Sleeper Celluloid: Real Reviews of Fake Movies

The Blockbusterization of Hollywood Gets a Full Frontal in the New Documentary Prior Restraint

Director/Producer: Amanda St. Saltry. Producers Harvey Weinstein, Bob Weinstein.

Late in the 1960s, while mainstream American film was still deciding whether it wanted to catch up with the counterculture—whether to hit the road with Bonnie and Clyde or talk to the animals with Doctor Dolittle—three recent film school dropouts founded an organization dedicated to a unique cinematic agenda: the eradication of mediocre screenplays from the Hollywood ecosystem. They called their abstemious collective “Fallow, Incorporated”; its mission was to seek out “the worst conceivably producible scripts in Hollywood,” obtain the rights to those scripts, and refrain from producing them, forever. Over the course of the next decade, Fallow came to wield a surprising degree of industry influence, actively preventing the filming of hundreds of “god-awful” screenplays. At their peak, this now-forgotten juggernaut occupied a floor just above the Los Angeles offices of ICM, a few of whose exasperated agents—according to one silhouetted interviewee—would occasionally traipse upstairs and attempt to “beg, flatter, and threaten” their well-funded nemeses out of purchasing the rights to some coveted property, usually in vain.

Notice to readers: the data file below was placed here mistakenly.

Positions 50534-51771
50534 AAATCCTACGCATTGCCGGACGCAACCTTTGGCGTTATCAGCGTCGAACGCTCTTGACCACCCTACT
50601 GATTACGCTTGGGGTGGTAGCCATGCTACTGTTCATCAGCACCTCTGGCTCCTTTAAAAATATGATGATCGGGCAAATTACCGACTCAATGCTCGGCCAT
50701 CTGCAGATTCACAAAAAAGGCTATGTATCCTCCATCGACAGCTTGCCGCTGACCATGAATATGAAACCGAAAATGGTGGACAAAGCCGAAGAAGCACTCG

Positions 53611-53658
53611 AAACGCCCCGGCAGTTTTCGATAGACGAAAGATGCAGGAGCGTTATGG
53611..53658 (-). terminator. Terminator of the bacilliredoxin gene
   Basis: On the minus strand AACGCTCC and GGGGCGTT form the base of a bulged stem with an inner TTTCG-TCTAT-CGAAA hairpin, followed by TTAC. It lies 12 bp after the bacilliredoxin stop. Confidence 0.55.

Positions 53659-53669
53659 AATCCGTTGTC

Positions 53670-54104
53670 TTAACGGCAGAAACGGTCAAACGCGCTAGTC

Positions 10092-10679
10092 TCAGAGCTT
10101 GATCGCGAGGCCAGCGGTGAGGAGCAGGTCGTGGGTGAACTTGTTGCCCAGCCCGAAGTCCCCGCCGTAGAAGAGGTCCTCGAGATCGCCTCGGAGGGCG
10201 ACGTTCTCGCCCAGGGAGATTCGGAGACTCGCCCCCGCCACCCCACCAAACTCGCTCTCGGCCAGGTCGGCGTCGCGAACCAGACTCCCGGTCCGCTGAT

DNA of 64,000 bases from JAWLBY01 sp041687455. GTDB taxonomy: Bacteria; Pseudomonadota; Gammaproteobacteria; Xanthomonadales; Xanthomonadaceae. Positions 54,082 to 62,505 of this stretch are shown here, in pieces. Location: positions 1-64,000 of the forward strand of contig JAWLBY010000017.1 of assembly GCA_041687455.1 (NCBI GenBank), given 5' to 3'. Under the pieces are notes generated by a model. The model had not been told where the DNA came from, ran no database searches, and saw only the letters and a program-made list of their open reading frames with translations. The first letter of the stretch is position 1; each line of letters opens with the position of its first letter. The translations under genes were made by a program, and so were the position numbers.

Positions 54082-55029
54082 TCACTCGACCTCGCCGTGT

Prior Restraint, Amanda St. Saltry’s layered, frequently digressive, always absorbing documentary chronicles the rise, fall, and startlingly enduring influence of this non-production company’s singular self-assignment: to improve a generation of filmmakers’ collective artistic output, not by making more good films, but by eliminating as many bad ones as possible. And for a time, at least, Fallow’s public-spirited creative infanticide would seem to have achieved its objective; many film historians credit the group with weeding out the worst the era had to offer, clearing the way for a golden age of highly personal, frequently soulful and literate scripts to reach the light throughout the ’70s.

But St. Saltry appears to be making a case that ultimately, Fallow helped spawn exactly what it sought to exterminate; on the evidence presented here, its most enduring impact may have been to strengthen the competitive advantage of mediocre writing. Indeed, in a sweeping mea culpa, Bill Antin, one of the two surviving founders, lays the blame for the blockbusterization of Hollywood not on George Lucas or the exigencies of a newly globalized film market, but on what he calls “the unholy collaboration between the Fallow collective and the law of unintended consequences.”